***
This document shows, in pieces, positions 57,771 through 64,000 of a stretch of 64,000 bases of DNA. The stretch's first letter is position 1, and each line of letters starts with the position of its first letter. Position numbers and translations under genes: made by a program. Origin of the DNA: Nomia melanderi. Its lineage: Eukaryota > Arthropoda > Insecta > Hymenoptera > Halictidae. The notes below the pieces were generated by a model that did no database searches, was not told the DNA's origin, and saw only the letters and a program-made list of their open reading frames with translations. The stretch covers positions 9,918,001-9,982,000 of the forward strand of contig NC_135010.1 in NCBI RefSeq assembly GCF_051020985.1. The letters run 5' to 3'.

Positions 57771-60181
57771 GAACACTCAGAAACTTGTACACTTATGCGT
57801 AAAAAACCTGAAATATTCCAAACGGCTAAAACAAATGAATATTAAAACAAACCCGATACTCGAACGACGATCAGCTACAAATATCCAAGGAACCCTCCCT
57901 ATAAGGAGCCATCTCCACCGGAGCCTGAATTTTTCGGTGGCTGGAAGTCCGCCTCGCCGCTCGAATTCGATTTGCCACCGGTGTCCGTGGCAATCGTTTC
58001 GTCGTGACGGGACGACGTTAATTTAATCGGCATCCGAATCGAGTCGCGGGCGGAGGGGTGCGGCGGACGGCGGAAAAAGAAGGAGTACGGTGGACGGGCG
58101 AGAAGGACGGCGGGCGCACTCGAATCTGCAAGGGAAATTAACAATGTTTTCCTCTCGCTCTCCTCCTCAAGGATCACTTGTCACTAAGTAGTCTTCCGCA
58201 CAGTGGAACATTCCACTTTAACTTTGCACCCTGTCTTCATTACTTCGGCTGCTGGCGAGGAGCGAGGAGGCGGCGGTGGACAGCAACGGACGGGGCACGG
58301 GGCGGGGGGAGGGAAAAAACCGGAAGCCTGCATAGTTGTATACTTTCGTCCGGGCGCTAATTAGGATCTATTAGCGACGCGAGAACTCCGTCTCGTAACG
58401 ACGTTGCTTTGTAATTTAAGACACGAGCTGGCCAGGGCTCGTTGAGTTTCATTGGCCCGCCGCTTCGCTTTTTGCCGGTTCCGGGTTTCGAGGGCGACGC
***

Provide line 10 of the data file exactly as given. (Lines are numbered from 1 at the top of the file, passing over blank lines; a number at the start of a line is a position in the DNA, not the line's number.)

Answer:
58401 ACGTTGCTTTGTAATTTAAGACACGAGCTGGCCAGGGCTCGTTGAGTTTCATTGGCCCGCCGCTTCGCTTTTTGCCGGTTCCGGGTTTCGAGGGCGACGC